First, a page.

We are supposed to believe that all those twelve similarities are just a coincidence. Notice how he never makes it clear to readers just what the similarities are. He never mentions them. He ignores the similarities, only acknowledging that 'they have certain truths' but he never discusses here what those truths are. He is hoping the reader will be kept unaware of the similarities so he or she will not have any troubling doubts. He knows if he states the similarities honestly some potential tithes payers will be scared off. He is tricking the reader.

He has given us absolutely no good reason to believe that he did not steal his doctrines from the Jehovah's Witnesses. We are just supposed to shut up and take his word for it. We are just supposed to trust him. How could all those similarities be the same? It is clear that he was influenced by the Jehovah's Witnesses.

And all he can say in response to these facts is trust me, God revealed them to me. How can we trust him, especially since it can be proven that he did steal doctrines from other people. This can be clearly shown be the case in regards to British-Israelism.

I read somewhere an account that said once John Kiesz, a COG7th minister who spoke at some of HWA's meetings until 1945, saw HWA typing away in his office. HWA said God had revealed new truth to him. Mr. Kiesz saw that HWA was writing on a topic that had already appeared in COG7th's magazine, the Bible Advocate. He mentioned this very pertinent fact to him and HWA replied that that was how God revealed it to him. This account may be seen in chapter 7 of Tkach, Jr.'s Transformed by Truth but I first saw it from another source.

When I first saw that I thought that explains so much. When HWA boasts as loud as he can in his article that only God revealed the truth to him, he may very well mean that God revealed it to him via another man. Remember how he said God gave Stanley Rader to him? (16:11). He always hid himself behind God's name.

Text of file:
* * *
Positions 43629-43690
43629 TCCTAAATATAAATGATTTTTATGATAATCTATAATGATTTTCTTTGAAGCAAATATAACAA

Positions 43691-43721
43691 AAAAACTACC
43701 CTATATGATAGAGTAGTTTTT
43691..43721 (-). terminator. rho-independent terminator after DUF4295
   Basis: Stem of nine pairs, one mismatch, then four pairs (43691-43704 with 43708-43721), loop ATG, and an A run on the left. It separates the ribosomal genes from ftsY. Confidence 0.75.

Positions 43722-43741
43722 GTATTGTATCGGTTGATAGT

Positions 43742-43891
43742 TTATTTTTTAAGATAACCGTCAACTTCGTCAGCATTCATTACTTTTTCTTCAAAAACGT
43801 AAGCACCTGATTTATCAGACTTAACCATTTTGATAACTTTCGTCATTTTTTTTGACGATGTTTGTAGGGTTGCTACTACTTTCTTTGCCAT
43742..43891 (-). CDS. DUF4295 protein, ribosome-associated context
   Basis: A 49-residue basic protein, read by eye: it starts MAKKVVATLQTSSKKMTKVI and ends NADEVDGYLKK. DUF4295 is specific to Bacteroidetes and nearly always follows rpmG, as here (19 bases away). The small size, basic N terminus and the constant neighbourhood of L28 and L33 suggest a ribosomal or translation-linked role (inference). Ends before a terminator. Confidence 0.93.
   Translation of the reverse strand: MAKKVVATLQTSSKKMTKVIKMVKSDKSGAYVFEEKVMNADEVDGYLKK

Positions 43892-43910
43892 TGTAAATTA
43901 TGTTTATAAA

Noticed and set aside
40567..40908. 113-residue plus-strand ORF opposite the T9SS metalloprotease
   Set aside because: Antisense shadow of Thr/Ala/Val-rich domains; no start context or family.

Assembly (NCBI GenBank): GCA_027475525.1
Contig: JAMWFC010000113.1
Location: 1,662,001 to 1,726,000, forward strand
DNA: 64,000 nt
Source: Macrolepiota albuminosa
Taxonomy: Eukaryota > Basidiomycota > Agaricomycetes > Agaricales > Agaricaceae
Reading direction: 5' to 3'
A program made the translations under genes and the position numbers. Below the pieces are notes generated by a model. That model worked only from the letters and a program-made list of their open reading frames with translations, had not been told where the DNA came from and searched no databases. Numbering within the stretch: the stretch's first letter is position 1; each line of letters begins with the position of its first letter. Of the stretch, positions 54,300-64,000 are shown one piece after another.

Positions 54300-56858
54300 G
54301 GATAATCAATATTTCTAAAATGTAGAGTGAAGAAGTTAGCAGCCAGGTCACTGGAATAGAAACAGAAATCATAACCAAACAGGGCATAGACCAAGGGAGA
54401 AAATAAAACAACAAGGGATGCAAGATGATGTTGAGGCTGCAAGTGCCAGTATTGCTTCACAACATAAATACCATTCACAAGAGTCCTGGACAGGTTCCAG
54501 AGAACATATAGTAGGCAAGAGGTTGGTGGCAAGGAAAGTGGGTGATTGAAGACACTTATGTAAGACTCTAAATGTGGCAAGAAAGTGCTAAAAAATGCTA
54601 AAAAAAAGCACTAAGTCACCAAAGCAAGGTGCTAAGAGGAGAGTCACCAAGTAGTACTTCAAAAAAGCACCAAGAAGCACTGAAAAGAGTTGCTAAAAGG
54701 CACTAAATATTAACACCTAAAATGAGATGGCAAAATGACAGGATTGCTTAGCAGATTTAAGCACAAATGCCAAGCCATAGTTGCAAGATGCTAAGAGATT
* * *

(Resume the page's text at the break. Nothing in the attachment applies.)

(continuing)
It has been clearly proven that HWA discovered British-Israelism not from God's word but from other men as this article proves clearly. I challenge any Armstrongite to read this article and still believe that HWA discovered his Israelite ancestry simply by studying the Bible as he always pretended to have done. It even contains excepts of letters written by HWA himself that clearly show the less than divine origin of his understanding of his ethnic identity. He simply pilfered it from J. H. Allen. HWA is a plagiarizer. And yet he still insisted he discovered that doctrine from God alone. Therefore we cannot trust him.

No wonder so many are convinced of this link. No wonder so many disregard HWA's baseless assertions.

Because of this link to Armstrongism I recently began reading about them and discovered a vast treasure trove of information out there about the Jehovah's Witnesses. Just about any topic one can imagine can be found out there. For anyone who wishes to know more about this mind control cult here is a list of resources out there. My word! They sure have a lot of skeletons in their closet.

This list is in no particular order. I do not necessarily agree with everything these websites say. The reader is expected to reach conclusions using his or her own reasoning. Wide reading is encouraged. Most of these websites are Christian in viewpoint. Now that that is out of the way here they are:
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  • Propmin (Update: Now offline BUT some of the postings may still be seen if you type "site:propmin.blogspot.com" into Google you will be able to read some of his postings in the "cached" link at the bottom of the Google entry.)

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    -->Some articles and miscellany
    • What's the Problem, Anyway? (Tower to Truth Ministries) This article argues that with a Jehovah's Witness the really important question is this, is the Watchtower Society the only 'channel of communication' between Jehovah God and humanity today? When debating with one this is the crux issue upon which everything else stands or falls.
    • Writings of Nelson Barbour (Jehovah's Witnesses Truth), who first developed the doctrine that Christ will return in 1874, than said he returned invisibly. JWs now say that happened in 1914.

    4 comments:

    1. Marvelous work! There is *lots* of information here. Thank you.
      -- Peter (aka 'Que')

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    2. Good stuff, RedFox! Solid. Very informative. Easy to understand but meaty.
      Carry that torch!

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    3. Thanks much RedFox. I just finished reading the book "Crisis of Conscience" by Raymond Franz(a former JW) He was one of the main leaders of that organization in the past, but left due to the fact that taking part in the governing board was so troubling to him, as they made life and death decisions at the whim of that board.

      ReplyDelete